2008-10-30 / Community

Mad Attic Thrift Store celebrates 48 years of service

By Nancy Needham nancy@theacorn.com

JANN HENDRY/Acorn Newspapers ANNIVERSARY—Mad Attic volunteer Mary Ann Seage organizes clothing racks in the Thousand Oaks store. The Mad Attic is celebrating 48 years in the community. JANN HENDRY/Acorn Newspapers ANNIVERSARY—Mad Attic volunteer Mary Ann Seage organizes clothing racks in the Thousand Oaks store. The Mad Attic is celebrating 48 years in the community. Used items donated to the Mad Attic Thrift Store are sold at low prices to raise money to help local charities. Some customers are just looking for a good deal; others are in desperate need of clothes, household goods or other items at low, almost giveaway, prices.

Shoppers are greeted with a smile, often one from Jane Otto, who's been volunteering at the thrift store since it began in 1960. Other longtime volunteers include Dodie Linn, Alfhild Croom, Eudora Church, Jessie Graham and Roberta Wood—all in their 90s.

The Mad Attic, at 226A Skyline Drive, is in what looks like a house turned into a small shopping center, with a salon and The Book Bag, a used bookstore, as neighbors. It used to be located at what was an old machine shop on the corner of Hillcrest and Conejo School Road, volunteer Bernie Honey said.

"The floor was dirt and it smelled like oil, but for 27 years the $75-a-month rent never went up," Honey recalled.

Now on Skyline, the rent goes up every year, she said.

"There are very few thrift stores left in Thousand Oaks because of the age of the volunteers and the rent keeps going up, up and up," Honey said.

The quaint interior is packed with clothes that include baby sleepers, men's suits, winter jackets and even a few elegant ladies' designer evening gowns. The inventory includes whatever is donated.

A man's suit was priced at $10. Sometimes a suit is all that is needed for someone to get a much-needed job, said volunteer Eleanor Davis.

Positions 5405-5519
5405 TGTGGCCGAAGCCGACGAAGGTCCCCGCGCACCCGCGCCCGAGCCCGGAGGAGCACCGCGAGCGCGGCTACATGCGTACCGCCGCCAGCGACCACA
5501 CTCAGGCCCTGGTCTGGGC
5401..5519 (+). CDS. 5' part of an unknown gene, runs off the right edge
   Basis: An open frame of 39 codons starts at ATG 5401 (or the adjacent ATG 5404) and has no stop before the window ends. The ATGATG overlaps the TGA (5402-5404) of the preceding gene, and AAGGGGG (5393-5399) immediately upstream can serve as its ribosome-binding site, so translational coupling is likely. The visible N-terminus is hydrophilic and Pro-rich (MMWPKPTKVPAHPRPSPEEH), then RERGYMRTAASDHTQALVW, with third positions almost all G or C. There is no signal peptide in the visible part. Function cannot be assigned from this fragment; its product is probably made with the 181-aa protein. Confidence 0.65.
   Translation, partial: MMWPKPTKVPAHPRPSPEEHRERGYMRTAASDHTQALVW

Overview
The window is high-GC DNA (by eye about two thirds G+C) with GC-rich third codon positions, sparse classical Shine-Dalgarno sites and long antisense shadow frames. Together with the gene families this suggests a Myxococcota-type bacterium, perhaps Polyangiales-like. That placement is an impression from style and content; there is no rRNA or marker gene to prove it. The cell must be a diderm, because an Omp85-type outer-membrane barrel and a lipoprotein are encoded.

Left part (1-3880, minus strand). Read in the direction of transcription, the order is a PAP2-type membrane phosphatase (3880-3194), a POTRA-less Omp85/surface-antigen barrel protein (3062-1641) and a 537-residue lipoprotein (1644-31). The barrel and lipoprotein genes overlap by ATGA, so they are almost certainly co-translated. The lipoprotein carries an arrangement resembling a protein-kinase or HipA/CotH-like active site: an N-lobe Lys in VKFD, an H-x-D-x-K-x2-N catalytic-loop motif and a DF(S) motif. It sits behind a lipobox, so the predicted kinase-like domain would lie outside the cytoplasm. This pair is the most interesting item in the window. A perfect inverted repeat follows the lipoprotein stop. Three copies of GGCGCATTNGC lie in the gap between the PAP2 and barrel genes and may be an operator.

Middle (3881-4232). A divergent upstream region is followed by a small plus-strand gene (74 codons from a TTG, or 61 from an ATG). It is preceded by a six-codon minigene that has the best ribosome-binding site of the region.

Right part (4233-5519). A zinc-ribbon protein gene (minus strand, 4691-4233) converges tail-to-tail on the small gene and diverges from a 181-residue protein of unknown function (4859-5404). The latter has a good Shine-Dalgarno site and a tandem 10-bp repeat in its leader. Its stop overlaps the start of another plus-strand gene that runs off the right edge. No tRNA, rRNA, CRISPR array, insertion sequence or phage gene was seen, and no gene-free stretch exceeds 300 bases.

"We had a volunteer donate a lot of clothes. Then a woman who wore that size walked in and bought $1,500 worth of clothes for about $80. She felt like she'd hit the mother lode," customer service volunteer Katie Owens said.

There are also used golf balls, vinyl records and lamps. Coffee cups sell for 10 cents each. Hardcover books go for $1. Vintage items fill the shelves.

The thrift store is an outreach of St. Patrick's Episcopal Church, which also feeds the homeless with dinner at the church one day a week. Because of that connection, Honey calls herself a "personal shopper for the homeless."

When someone from the homeless dinner group needs an item such as a sweater or an outfit for a job interview, she or he tells Honey, who tries to find it at the Mad Attic. If she can, she brings it to them the following week.

"Last year at this time we had 25 people at the Saturday dinner; this year we have 37," Honey said.

The need for donations and volunteers at the Mad Attic is also increasing so the rent can be paid and money will still be available for charities, including the local Boys & Girls Club and the local food bank, free clinic, homeless program, youth employment program and YMCA; for scholarships; and for Habitat for Humanity, Many Mansions, Senior Concerns and American Heart Association.

For more information, call (805) 4956441 or (805) 4971990.

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